of those kneeling, two clearly have 5's whilst one to the left might be a 4.

gloster tf front wm.jpeg

gloster tf front detail.jpg

gloster tf front detail 2.jpg

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FROGSMILE
2 hours ago, Jerry B said:

 Glosters TF, reverse says 1st/5th no.8 platoon at camp, to dear Gladys from your brother Fred.

 

of those kneeling, two clearly have 5's whilst one to the left might be a 4.

 


Super photos Jerry, thank you for posting them.  The 5th Glosters cloth shoulder title was in unusual colours and surviving badges are quite rare.  From memory I think that they were red on rifle green.  The 4th’s title was the conventional white on red.

A11515E9-7A00-4233-B3EC-A1FFAD19BB01.jpeg

Edited by FROGSMILE

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Jerry B

thank you froggy.

 

when comparing the right front title which is clearly T5 to those in the center and the left on which the numbers are not so clear, the colours do look to possibly be different, but perhaps not clearly so.

gloster tf front titles close up.jpg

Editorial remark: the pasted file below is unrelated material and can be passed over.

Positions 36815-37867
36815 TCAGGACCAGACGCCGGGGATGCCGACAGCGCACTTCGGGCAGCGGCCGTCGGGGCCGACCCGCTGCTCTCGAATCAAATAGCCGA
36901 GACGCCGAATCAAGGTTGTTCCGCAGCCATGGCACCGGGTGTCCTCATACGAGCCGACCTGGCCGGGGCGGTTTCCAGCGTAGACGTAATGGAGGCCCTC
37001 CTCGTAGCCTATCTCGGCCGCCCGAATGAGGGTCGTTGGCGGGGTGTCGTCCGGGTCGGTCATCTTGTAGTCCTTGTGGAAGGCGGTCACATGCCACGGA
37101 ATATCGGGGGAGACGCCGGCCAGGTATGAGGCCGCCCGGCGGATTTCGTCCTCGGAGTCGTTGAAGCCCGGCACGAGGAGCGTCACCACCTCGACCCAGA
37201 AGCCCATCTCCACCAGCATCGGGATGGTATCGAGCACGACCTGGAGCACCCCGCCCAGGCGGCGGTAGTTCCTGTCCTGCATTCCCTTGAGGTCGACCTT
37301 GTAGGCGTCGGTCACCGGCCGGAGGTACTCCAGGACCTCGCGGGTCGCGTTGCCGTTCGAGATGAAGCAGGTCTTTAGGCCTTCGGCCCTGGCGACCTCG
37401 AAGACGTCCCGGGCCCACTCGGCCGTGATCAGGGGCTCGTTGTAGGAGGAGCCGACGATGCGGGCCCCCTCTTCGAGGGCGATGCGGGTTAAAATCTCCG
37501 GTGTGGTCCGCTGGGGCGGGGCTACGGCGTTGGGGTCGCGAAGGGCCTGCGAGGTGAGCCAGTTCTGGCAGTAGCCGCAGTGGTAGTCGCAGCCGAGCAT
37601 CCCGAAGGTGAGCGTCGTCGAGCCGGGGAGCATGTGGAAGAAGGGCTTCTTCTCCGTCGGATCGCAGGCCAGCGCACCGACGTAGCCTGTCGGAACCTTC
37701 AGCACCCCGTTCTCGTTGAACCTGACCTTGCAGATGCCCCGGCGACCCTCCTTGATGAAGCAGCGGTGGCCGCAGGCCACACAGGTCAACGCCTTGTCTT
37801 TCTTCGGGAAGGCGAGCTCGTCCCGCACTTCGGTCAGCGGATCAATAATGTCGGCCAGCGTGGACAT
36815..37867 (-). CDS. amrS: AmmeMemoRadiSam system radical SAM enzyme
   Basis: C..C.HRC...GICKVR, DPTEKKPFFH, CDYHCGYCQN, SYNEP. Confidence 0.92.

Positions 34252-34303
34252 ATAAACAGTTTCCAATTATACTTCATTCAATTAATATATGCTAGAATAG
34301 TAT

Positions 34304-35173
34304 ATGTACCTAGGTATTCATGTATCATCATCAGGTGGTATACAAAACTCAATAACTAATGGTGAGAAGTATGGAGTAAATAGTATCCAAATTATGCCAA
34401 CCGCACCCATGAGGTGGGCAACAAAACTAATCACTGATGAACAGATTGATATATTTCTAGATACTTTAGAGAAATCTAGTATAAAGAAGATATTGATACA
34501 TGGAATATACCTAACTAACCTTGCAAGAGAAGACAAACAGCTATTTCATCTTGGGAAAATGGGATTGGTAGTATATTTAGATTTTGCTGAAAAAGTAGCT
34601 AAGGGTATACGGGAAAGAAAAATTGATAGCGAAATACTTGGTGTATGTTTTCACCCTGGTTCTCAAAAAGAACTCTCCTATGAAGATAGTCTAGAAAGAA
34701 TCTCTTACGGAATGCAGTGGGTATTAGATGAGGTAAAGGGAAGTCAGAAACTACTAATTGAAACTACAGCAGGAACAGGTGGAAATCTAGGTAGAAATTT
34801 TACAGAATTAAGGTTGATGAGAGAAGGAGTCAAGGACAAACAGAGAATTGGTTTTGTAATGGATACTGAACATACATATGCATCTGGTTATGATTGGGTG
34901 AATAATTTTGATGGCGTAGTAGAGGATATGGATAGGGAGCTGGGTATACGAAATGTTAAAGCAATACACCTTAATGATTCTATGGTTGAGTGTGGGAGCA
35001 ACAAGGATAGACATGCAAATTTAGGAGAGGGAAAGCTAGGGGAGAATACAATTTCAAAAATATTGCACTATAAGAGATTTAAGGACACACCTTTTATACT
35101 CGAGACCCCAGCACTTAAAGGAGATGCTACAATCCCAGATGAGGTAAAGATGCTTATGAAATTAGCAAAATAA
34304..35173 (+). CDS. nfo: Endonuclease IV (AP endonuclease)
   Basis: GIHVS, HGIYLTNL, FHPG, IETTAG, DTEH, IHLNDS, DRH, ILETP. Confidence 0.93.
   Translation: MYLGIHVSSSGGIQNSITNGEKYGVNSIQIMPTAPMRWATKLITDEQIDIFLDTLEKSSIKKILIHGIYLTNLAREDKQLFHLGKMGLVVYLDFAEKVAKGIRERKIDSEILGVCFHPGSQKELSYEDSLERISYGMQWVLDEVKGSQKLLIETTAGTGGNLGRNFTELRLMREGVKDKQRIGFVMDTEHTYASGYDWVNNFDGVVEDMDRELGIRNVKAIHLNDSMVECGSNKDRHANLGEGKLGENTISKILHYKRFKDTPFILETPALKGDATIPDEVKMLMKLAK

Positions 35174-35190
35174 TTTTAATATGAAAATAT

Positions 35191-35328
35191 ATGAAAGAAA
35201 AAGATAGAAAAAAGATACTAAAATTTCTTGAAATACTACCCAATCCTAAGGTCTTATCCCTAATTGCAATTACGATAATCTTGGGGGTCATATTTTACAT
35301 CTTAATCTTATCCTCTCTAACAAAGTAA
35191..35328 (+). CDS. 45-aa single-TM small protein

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Dragoon

Nice photo!

This is a picture from another thread on this forum, hope this helps.

And your memory serves you well FROGSMILE 👍🏻

 

Chris

post-20062-1202939548.jpg

Edited by Dragoon

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Jerry B
18 minutes ago, Dragoon said:

Nice photo!

This is a picture from another thread on this forum, hope this helps.

And your memory serves you well FROGSMILE 👍🏻

 

Chris

post-20062-1202939548.jpg

 

 

thanks you chris, nice to see T5 in colour to compare with the T4 froggy posted

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FROGSMILE
1 hour ago, Jerry B said:

thank you froggy.

 

when comparing the right front title which is clearly T5 to those in the center and the left on which the numbers are not so clear, the colours do look to possibly be different, but perhaps not clearly so.

 


I think that white would have stood out as clearly different when seen directly alongside red even with the limits of orthochromatic film Jerry.
 

57 minutes ago, Dragoon said:

Nice photo!

This is a picture from another thread on this forum, hope this helps.

And your memory serves you well FROGSMILE 👍🏻

 

Chris

 


Thank you Chris, I’d forgotten about that thread.

Edited by FROGSMILE